Yannick Nézet-Séguin is about to open two of his most sprawling projects of the season, in separate cities, within two days of each other. On Tuesday, he conducts La Traviata in his first new production at the Metropolitan Opera since officially becoming music director this year. On Thursday, it's the Philadelphia Orchestra in Handel's Messiah at the Kimmel Center.
"They're pieces that I know inside and out … but we're trying to open up the music and take more time to reconsider every detail," he said last week.
He also dropped a mini-bombshell: New Met operas in the works by Kevin Puts and Mason Bates — the former starring Renée Fleming and the latter based on the acclaimed novel The Amazing Adventures of Kavalier & Clay — will first be heard in concert performances by the Philadelphia Orchestra. But that's in future seasons.
More immediately, the new La Traviata, directed by Broadway veteran Michael Mayer, promises to be lush and unashamedly beautiful — and, for the next decade or so, will dictate how American operagoers experience the famous story of a beautiful but tubercular courtesan who risks everything for love. Though Met revivals can be resurrected in a matter of days, this required at least four rehearsal weeks of Nézet-Séguin's attention.
Handel's Messiah is often given only a single rehearsal — and is farmed out to a guest conductor. But with his particular love for choral music, Nézet-Séguin has claimed the Christmas perennial for himself — it has more moving parts than some Mahler symphonies — and has assembled the kind of soloist lineup that reflects his industry-wide clout at the Met, plus how eagerly singers want to work with him. They are Carolyn Sampson, Christophe Dumaux, Jonas Hacker, and Philippe Sly.
Some of his days are a split shift divided between New York and Philadelphia. Nézet-Séguin's Orchestre Metropolitain in his hometown of Montreal isn't fading into the horizon, either, and is now recording for the Deutsche Grammophon label. (Which, by the way, continues raising the Philadelphia Orchestra's profile in its Rachmaninoff concerto recordings with pianist Daniil Trifonov.)
Amid all this, Nézet-Séguin never publicly complains about his workload. The pace, he said in our interview, is familiar.
As long as I can remember, it has been like this. The school system of Quebec … has a two-year program that's specifically pre-college. I was around 16 or 17. I wanted to go into music but I also felt in need of studying something else at the same time — humanities, social sciences. Those classes were on one side of the city and my home was on the other. So practicing piano was, for me, midnight to 3 a.m., when my parents were asleep.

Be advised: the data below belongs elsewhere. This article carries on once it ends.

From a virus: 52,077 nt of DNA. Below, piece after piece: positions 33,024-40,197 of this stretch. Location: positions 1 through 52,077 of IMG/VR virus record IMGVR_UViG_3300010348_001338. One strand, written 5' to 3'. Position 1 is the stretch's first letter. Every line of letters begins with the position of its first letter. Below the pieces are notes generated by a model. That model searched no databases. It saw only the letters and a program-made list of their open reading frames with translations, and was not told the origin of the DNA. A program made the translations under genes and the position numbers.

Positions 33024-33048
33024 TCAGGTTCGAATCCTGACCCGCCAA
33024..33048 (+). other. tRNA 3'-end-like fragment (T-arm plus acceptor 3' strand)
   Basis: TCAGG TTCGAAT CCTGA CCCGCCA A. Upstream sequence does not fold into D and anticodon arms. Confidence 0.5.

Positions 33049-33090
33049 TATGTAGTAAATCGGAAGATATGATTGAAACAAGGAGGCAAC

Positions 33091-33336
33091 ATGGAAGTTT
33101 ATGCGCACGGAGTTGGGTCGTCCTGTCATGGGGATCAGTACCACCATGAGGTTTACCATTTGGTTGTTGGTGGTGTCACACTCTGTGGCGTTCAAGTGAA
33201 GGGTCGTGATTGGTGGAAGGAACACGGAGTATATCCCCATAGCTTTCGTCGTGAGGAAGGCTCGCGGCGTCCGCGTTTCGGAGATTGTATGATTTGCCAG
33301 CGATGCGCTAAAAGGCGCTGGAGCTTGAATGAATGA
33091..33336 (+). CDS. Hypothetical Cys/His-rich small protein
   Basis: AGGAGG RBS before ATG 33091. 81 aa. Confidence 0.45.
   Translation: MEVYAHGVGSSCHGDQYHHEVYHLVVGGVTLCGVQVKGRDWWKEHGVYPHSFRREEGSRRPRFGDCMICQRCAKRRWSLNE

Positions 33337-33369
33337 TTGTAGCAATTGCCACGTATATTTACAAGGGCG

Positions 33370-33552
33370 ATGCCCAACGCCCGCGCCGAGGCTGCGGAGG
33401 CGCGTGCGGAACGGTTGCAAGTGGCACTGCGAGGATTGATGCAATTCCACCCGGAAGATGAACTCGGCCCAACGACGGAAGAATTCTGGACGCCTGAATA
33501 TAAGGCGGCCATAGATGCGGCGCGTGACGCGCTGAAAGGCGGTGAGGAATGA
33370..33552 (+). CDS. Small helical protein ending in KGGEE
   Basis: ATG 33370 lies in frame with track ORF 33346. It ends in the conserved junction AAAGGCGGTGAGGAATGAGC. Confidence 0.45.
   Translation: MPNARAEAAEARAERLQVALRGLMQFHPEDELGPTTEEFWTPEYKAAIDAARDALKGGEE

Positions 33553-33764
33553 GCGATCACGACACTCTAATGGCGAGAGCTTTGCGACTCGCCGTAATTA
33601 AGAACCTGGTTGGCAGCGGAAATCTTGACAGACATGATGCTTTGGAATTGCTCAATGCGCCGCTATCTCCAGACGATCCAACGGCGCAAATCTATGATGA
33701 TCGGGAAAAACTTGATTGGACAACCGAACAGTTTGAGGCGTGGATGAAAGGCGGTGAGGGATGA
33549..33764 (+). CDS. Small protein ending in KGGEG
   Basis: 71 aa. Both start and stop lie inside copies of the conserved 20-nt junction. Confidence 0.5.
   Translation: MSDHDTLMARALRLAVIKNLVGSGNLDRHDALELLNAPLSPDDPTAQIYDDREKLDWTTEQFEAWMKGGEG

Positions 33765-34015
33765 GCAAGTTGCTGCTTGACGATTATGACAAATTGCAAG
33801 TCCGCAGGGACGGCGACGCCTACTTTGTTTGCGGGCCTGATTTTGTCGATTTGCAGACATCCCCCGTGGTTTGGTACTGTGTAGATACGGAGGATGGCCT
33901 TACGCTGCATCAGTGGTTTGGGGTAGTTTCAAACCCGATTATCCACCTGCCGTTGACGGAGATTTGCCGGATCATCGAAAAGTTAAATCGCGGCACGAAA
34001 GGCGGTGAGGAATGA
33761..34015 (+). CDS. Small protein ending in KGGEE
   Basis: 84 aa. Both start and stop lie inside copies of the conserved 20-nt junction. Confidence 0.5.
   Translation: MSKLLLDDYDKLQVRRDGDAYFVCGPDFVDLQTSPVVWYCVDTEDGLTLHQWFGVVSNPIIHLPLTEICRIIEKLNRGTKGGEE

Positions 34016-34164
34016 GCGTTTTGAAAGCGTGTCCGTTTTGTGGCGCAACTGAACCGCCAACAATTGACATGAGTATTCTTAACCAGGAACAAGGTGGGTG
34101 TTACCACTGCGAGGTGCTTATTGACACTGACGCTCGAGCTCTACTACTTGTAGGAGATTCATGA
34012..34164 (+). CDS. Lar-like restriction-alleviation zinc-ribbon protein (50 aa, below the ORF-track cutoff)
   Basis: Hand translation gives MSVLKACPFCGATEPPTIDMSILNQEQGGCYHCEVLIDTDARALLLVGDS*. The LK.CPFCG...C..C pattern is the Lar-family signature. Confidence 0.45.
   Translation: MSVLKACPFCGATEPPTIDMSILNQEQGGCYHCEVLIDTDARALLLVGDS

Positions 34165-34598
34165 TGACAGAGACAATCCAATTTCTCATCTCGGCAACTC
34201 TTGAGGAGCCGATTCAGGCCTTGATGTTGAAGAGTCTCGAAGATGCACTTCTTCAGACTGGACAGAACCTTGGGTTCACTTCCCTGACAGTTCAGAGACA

It didn't bother them and it was the only time I could practice. When I think about this and see myself today, I don't think there's so much of a change.
They bring me back to my early days at the Montreal Opera,when I was assistant to the conductor and chorus master. The very first opera I worked on was Traviata. And then the rest of my musical diet was sacred music [in church jobs].
This feels strange, but I've always behaved this way as a musician, to go and search for opposites in style. That's why I like to work on many things at the same time. They force me to identify their specific style.
I never think that way.
I used to be afraid that I was going to fall into a routine and was extra-animated. You may have noticed that I'm becoming less animated physically when I conduct. Having busy days, double-headers … they teach you to do this.
It's not that I want to save my energy but to channel it in a better way. It's about being so in the moment and so focused — and trusting not just myself but the ensemble that I lead.
In Philadelphia, I know they will know what I want. David Kim [the concertmaster] has been telling me this. He says, 'We know you so well and you're giving us so much that we can carry you.'
I try to have contrasting weeks. When you have a week of staging rehearsal with Traviata, I'm not driving the rehearsal. That's very different than having full days of double rehearsal in Philadelphia. It allows me to have balance. Repertoire between the two positions and two cities … will have different energies.
I want to be shaping these works before a note is written, before the libretto is written. We will be workshopping these pieces in collaboration with the Curtis Institute. The Philadelphia Orchestra will premiere the scores in a concert presentation prior to the full production at the Met.
This will enable both cities to be part of the creative process. And the composers will be able to plant roots in many places.
That's a good way of spending my European time this season. Now that I'm mostly in North America, every visit to Europe must be special in one way or another … but I already feel the benefits of not having jet lag all of the time.
Realistically with her schedule and mine, it's a good idea to do it in phases. The next one will be in about a year.
But I take full blame and credit for leading her to this. I knew it would be so wild, so out of the box.
In each place — Philadelphia, Montreal, New York — we have our habits, our routines, our coffee place, our bakery, our sushi place … to find a certain routine in a life where there's no such thing as routine.
When I have a week in Philadelphia, I have my own habits, what streets I like to walk on during Saturday afternoons. Even though the responsibilities are huge, it does feel like a more human life.
We're renting an apartment, and it takes me five minutes, door to door, to get to the Met. All of our furniture from Rotterdam is coming over on a ship.
The Philadelphia Orchestra performs Handel's "Messiah" Dec. 6, 8, and 9 at the Kimmel Center. Tickets: $49-163. Information: 215-893-1999 or philorch.org.